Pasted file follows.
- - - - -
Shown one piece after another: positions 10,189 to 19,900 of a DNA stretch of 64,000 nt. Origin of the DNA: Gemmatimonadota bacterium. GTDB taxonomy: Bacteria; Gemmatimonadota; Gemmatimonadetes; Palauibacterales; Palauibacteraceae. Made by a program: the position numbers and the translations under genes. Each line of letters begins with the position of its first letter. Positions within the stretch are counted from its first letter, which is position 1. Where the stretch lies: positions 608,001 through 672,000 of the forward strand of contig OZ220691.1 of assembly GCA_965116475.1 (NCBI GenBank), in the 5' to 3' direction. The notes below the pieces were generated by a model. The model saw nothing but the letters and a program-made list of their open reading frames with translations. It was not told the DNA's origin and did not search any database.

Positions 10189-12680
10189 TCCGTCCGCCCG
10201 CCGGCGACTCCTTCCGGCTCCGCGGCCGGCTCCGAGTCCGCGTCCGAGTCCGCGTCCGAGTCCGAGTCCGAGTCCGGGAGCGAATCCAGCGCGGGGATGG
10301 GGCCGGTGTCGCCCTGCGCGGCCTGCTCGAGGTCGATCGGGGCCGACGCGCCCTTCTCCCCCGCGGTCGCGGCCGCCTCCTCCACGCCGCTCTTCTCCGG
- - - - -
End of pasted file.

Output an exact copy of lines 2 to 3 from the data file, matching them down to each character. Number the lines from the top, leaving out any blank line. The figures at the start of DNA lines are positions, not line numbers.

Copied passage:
Positions 10189-12680
10189 TCCGTCCGCCCG